The Nippon Paper Industries USA mill in Port Angeles, seen from Crown Park on Thursday, has been sold to Mexico-based Bio Pappel. (Keith Thorpe/Peninsula Daily News)

The Nippon Paper Industries USA mill in Port Angeles, seen from Crown Park on Thursday, has been sold to Mexico-based Bio Pappel. (Keith Thorpe/Peninsula Daily News)

Nippon mill sold to subsidiary of Mexican firm; opening date pushed

PORT ANGELES — McKinley Paper Co., a U.S. subsidiary of Mexico-based Bio Pappel S.A.B. de C.V., signed a purchase agreement Thursday to buy Nippon Paper Industries USA’s struggling Ediz Hook factory, said Herb Baez, McKinley’s vice president of operations.

Baez said Thursday in a telephone interview from his company’s Albuquerque, N.M., office that the sale of Nippon will be finalized for an undisclosed price by March 31.

Once purchased, the mill, which has been in existence under several owners since 1920 at the base of Ediz Hook, will become McKinley Paper Co., Washington Mill, according to a prepared statement from McKinley Paper Co.’s public relations firm.

Baez said the mill, shut down since Jan. 21 because of poor market conditions, will continue to be closed for an indefinite period of time while McKinley officials decide what it will manufacture in Port Angeles.

Nippon’s Mill Manager Steve Johnson said in a prepared statement that McKinley Paper Co., Washington Mill, will produce recycled containerboard.

“I know there will be a big transformation at the mill when this is done,” he said Thursday in an interview.

There were about 105 hourly workers at Nippon before the mill curtailed operations in January.

Brando Blore, a mill employee for 42 years, said Thursday that under Nippon, the mill had been scheduled to start up again Saturday. Now, that date has been set back by six months to a year, according to a union official.

Andy Grossell of Port Angeles, president of the Association of Western Pulp and Paper Workers Local 155, told workers that after the sale is finalized, there will be a “complete retooling of the machines to make liner board and heavy-grade products,” according to an email to employees.

“Unfortunately the time it will take to accomplish this retooling process is estimated at the very least six to 12 months,” Grossell said in the email.

“At the end of March the [co-generation plant] will go down as well,” he said in the email.

“This is possibly good news for the community in the long run but not for us in the near future.”

Wages are about $15 to $30 an hour, Blore said.

“Mainly, [workers] are just concerned about what all the details are, whether they will be working for the new company and what the future holds at this point,” he said.

Grossell said that “the suggestion obviously is to peruse the Trade Act benefits you have and start over somewhere new.”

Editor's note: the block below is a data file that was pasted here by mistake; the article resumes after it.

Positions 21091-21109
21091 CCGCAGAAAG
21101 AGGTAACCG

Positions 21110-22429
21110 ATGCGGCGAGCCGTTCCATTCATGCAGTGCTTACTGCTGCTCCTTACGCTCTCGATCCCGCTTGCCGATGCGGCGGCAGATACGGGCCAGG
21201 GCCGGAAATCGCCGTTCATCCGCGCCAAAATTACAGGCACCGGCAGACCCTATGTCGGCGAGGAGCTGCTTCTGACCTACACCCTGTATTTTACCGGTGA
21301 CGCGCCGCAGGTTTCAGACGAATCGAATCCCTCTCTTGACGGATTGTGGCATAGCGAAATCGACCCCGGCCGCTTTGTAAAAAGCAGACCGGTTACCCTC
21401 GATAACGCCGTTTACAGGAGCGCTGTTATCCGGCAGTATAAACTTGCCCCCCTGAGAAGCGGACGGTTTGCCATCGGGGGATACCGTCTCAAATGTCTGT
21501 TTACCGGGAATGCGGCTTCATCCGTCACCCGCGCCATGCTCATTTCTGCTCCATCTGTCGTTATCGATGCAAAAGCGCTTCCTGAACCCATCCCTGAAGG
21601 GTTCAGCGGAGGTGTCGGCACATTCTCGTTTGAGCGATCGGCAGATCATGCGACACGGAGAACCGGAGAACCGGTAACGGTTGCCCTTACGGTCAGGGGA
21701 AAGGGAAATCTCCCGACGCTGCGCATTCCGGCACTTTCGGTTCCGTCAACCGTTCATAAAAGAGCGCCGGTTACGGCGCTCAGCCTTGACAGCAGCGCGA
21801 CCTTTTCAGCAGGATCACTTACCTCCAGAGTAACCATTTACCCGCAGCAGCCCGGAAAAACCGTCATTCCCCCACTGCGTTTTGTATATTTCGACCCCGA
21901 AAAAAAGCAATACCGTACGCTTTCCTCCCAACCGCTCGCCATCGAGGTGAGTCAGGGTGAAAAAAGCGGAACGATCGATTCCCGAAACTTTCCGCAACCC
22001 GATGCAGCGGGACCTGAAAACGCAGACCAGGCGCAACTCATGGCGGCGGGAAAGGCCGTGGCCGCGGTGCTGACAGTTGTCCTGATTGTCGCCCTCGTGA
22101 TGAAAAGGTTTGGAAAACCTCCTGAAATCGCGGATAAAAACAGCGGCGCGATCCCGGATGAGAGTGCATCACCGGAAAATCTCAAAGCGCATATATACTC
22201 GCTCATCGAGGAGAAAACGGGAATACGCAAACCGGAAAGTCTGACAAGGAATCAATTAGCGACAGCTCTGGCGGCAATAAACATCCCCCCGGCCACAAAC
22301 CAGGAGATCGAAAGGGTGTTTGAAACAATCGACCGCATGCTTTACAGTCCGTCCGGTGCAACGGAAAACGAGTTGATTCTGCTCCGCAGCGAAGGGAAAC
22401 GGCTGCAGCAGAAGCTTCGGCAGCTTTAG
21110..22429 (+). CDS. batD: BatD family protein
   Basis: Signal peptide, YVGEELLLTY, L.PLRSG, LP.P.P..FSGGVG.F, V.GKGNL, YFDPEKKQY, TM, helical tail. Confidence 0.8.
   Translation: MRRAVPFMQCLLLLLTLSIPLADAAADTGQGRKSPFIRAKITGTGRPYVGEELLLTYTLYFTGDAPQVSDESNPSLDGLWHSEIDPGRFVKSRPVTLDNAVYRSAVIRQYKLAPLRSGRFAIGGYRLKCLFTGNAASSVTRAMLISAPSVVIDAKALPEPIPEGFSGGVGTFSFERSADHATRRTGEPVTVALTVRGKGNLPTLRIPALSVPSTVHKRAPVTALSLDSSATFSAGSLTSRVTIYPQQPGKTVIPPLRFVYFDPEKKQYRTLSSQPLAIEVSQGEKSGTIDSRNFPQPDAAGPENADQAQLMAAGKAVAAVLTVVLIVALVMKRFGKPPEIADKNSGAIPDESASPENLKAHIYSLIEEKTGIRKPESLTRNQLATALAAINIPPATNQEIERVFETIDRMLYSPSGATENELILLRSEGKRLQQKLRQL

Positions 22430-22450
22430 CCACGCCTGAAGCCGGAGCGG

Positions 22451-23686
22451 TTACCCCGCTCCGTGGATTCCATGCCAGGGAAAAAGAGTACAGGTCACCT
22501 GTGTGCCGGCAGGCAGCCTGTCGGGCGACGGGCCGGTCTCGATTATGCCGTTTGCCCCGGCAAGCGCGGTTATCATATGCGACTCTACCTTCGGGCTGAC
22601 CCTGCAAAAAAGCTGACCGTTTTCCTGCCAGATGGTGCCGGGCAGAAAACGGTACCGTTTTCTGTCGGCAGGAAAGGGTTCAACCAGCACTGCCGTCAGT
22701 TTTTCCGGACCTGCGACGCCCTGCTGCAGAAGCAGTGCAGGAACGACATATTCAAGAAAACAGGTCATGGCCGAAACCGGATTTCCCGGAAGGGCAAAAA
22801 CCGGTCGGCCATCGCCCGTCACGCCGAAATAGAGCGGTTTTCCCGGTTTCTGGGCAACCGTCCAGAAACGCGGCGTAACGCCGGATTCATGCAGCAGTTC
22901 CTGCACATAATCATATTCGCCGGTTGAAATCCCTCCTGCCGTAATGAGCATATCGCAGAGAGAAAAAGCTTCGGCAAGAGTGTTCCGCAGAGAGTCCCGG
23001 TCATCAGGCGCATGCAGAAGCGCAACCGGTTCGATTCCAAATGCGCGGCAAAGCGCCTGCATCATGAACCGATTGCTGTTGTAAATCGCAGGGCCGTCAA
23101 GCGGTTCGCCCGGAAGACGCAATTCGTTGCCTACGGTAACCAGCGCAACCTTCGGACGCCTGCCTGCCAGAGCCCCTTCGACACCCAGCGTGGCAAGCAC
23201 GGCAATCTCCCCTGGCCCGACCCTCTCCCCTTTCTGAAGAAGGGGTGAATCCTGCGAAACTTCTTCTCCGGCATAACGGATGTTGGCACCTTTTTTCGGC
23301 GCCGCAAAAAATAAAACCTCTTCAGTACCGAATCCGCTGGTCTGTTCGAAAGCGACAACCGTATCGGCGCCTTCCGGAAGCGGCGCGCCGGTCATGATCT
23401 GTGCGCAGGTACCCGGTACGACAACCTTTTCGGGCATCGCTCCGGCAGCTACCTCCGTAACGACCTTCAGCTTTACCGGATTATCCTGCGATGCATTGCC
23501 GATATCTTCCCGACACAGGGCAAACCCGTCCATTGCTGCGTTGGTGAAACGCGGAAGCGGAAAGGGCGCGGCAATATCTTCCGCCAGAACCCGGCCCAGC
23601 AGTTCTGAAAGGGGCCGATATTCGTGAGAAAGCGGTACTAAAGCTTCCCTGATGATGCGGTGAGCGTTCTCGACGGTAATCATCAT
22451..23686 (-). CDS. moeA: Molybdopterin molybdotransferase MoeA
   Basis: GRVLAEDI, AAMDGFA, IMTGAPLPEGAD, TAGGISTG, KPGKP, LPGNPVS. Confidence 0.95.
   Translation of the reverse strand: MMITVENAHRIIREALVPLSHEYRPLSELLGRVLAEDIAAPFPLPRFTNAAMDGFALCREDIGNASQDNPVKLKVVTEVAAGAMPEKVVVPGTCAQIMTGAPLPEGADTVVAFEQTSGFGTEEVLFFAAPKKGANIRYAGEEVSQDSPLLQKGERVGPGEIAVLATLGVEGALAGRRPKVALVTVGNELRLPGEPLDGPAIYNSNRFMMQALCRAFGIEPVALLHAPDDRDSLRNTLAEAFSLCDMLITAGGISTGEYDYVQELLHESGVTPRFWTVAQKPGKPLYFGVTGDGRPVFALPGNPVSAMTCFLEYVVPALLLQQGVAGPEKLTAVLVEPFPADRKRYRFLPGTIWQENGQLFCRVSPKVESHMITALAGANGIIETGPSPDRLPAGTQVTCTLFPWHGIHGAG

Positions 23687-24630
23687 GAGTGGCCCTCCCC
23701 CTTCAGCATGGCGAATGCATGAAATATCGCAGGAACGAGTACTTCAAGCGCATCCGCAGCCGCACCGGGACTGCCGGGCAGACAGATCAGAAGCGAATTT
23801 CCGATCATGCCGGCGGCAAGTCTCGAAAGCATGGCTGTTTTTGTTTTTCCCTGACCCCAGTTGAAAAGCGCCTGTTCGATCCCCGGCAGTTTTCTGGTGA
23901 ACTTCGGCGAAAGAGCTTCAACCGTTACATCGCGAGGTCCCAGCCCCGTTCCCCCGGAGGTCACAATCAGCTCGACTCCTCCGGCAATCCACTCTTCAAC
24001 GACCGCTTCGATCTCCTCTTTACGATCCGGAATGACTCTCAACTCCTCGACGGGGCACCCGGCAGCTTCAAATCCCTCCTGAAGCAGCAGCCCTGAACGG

He added that the union would begin meetings Monday “to figure out all the details of how exactly this will go down.

“Right now, that’s what we know.”

McKinley produces containerboard — corrugated and solid cardboard — from recycled cardboard at its one New Mexico paper mill, according to the McKinley news release on the purchase agreement.

Baez said he did not know how long the mill will be shuttered and that it is premature to say how many workers will be hired or rehired once it reopens.

“I don’t want to commit to a time right now because I don’t know,” Baez said.

“Probably the entire facility will go down.”

Nippon’s assets include a biomass electricity co-generation plant, which generates electricity for sale as green energy and also produces steam for the mill.

Baez also did not know if the cogeneration plant will continue to operate once the mill starts up again.

About 12 of the approximately 30 employees who were at the plant Thursday were operating the cogeneration facility, built in 2013 in a plan to revive Nippon at an estimated cost that ballooned from $75 million to more than $90 million.

Plagued with start-up problems, it was the focus of a multimillion-dollar legal dispute between Nippon and FSE Energy, the manufacturer of the facility’s boiler, that was resolved in an undisclosed settlement in January 2016.

“We are going to have to do our study,” Baez said. “We are going to see what it takes to make [the plant] successful.

“We have to evaluate the assets we are getting and how to best utilize them.”

Baez said the company’s objective is “to be a competitive player in the industry.

“We are still looking into the details of the conversion plan. That takes money, and it takes time.

“We will hire union labor as needed.”

Nippon Paper Industries USA, owned by Nippon Paper Industries of Tokyo, produced lightweight paper, newspaper stock and telephone-book paper.

Nippon announced the sale in a statement the company distributed Thursday to employees, decrying “a severe business environment due to diminishing demand for its product.”

Nippon suffered “an extraordinary loss on the sale of NPIUSA’s assets in the settlement of accounts as of the third quarter of FY2016,” the statement said.

“McKinley has an intention to sustain the Port Angeles mill operation and that is agreed with Company’s expectation.”

The mill was built in 1920 as Washington Pulp & Paper Co., then carried the name Crown Zellerbach. Daishowa Paper of Japan purchased it from James River in 1988.

In 2003, Daishowa merged with Nippon Paper Group, and it became Nippon Paper Industries USA.

By midday Thursday, Nippon Paper Industries USA’s website was shut down.


Senior Staff Writer Paul Gottlieb can be reached at 360-452-2345, ext. 55650, or at

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